by Philippe Clapin and Didier Le Guirriec, Sopra Steria France
In the second of our series looking at the challenges and benefits of the digitisation of transport we are going to delve into the area of digitised transport services production and all that entails.
The challenges and the needs
Digitisation is cutting across all layers of society. We have an expectation that virtually every action we take now has a digital approach, and transport and logistics have not escaped this. Digitising transport services, if done well, can improve the efficiency, create better experiences for customers and ultimately increase profitability of an integrated transport infrastructure.
The transportation industry, like many others, is under pressure to improve cost efficiency. A report by transport and logistics analysts, Oliver Wyman, found that in a ten-year study, the companies involved showed increased revenue, yet reduced profits. Oliver Wyman suggests that to improve the situation, logistics and transport companies should focus on “standardizing and streamlining structures and processes, developing industry oriented and innovative solutions, thinking and acting in terms of networks.”
And digitisation is also being driven by consumer needs. Consumers are pushing the boundaries using ‘collaborative consumption’ to envisage new models of transport, including app-initiated car sharing and personal car rental.
An example of the power of digitisation: traffic management
In a report by Deloitte Research, Digital-Age Transportation: The Future of Urban Mobility’, they speak of American commuters spending 34 hours per year delayed in traffic. Europe can be even worse, with Paris having the worst traffic jams in Europe – unfortunate drivers are losing up to 70 hours a year stuck in traffic. A German Automobile Club study found that the impact of traffic jams on a country’s economy, the related fuel consumed and lost time could be up to 200 billion Euros.
This situation is not good for anyone – for drivers, the road system or the councils. The issue arises when transport planners try to rectify these issues by adding new infrastructure – without intelligent application, this can prove slow and costly.
One of the emerging ways of managing traffic is through the use of drones. The U.S. Government is currently piloting a drone-based traffic monitoring system. In Europe there has been a number of research projects looking into the use of drones for traffic management. Some examples being the Czech Republic, Spain and France.
Drones offer real time data of traffic issues and allow planners to build patterns of traffic use and spot areas and times prone to traffic problems. They give a more accurate way of measuring and predicting traffic patterns. Big data obtained in real-time, from real events, can help to build a smarter approach to traffic planning and can inform smart infrastructure improvements. This can mean changes such as encouraging flexible working and creating ‘park and ride’ areas for busy town locations. The Netherlands has used this type of approach to manage their increasing traffic and cut traffic jams by 20%.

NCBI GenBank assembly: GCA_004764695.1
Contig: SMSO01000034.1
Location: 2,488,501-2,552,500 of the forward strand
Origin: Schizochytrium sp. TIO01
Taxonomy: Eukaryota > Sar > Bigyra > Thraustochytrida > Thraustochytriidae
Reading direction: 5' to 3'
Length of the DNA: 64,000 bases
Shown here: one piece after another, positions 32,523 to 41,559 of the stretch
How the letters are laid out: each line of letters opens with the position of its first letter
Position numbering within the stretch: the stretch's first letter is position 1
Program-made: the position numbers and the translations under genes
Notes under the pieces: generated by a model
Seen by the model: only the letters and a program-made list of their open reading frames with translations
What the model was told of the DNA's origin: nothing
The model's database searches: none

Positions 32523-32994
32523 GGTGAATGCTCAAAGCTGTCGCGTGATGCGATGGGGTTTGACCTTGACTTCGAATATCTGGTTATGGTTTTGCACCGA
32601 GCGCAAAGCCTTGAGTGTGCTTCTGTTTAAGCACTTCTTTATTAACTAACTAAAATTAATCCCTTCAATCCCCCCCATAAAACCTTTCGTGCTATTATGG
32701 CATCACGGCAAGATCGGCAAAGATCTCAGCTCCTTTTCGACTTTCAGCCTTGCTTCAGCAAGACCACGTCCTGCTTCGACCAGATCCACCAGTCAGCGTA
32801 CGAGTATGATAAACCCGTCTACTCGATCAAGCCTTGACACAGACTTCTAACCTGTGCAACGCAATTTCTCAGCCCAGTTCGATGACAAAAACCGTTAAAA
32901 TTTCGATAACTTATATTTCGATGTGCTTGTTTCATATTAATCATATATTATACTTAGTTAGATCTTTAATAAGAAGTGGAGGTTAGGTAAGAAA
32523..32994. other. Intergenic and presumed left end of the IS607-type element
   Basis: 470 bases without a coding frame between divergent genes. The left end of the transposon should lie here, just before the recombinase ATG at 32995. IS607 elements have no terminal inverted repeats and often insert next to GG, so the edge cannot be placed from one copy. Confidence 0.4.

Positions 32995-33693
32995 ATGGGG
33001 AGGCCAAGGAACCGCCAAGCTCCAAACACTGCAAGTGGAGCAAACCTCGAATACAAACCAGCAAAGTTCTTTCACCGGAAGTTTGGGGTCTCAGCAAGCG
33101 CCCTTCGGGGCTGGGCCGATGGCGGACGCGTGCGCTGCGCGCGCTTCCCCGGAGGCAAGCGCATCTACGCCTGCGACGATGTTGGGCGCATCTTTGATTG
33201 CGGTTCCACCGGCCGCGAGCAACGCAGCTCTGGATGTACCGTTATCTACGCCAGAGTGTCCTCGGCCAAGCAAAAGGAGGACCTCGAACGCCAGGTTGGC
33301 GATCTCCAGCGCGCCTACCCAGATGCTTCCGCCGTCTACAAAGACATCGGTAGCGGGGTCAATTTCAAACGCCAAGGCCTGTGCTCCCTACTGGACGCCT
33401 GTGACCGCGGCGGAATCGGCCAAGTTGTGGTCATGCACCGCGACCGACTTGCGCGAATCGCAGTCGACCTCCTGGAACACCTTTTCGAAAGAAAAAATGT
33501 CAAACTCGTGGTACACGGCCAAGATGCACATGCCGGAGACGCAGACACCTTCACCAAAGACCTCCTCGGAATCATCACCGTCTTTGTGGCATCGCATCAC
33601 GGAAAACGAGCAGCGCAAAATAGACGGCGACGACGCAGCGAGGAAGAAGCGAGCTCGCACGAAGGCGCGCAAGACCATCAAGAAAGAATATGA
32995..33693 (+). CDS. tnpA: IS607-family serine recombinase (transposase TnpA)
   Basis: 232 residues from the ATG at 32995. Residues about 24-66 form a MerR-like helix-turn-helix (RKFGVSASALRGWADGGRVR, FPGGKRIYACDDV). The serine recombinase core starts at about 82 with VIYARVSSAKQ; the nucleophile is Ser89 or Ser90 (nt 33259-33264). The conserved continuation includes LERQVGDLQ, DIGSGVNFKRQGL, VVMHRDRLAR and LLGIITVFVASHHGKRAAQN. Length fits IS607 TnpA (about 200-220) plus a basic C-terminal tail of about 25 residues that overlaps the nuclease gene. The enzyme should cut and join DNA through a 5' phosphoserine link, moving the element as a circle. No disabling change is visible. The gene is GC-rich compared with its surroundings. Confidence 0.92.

The importance of trains
The use of trains as a way of managing traffic should not be overlooked. Digitisation does not stop at roads. The automation of train management is crucial to the optimisation of the use of trains, which ultimately impacts on the optimisation of other modes of transport. Examples of how to improve train traffic have been identified by planning and prediction initiatives such as ‘Project Darwin’, which looks at how to link real-time train running information, to web sites and social media platforms. This information can then be used to predict journey times and allow passengers to plan journeys.
An example in action: La Poste Courrier
La Poste delivered around 15 billion parcels and letters in 2012 and is France’s foremost postal service. To say they have complex logistics is an understatement. To improve productivity and increase profits, La Poste Courrier has digitised their processes across 50 applications. By digitising their services and logistics, La Poste Courrier has been able to expand its product offering and improve their overall responsiveness by simplifying operations. One of the key areas in which a business like la Poste has to engage is customer engagement and commitment. Being able to optimize logistics and transport has ensured that delivery schedules are maintained and customers see the best service – giving La Poste the competitive edge in an increasingly competitive market space.
One of the challenges of digitising La Poste and other similar transport and logistic organisations is supporting existing infrastructures. Drawing on the use of modern Internet programming languages like PHP and .net as well as supporting enterprise architecture languages like Java, are essential to the success of digitisation of transport. In addition, understanding the needs of the various integrated departments within any given industry can only help to optimise the digitisation processes.
In a Franhofer Institute study into the future of road and train transportation and logistics, they determined that three main changes needed to be put in place to effect positive and efficient improvements:
- Flexible management
- Use of technology
They state that “…transportation sector, too, increasing interconnectedness and digitisation offers new opportunities and solutions to tackle growing traffic flows.“
I believe we can safely say the future of transport and logistics is digital.
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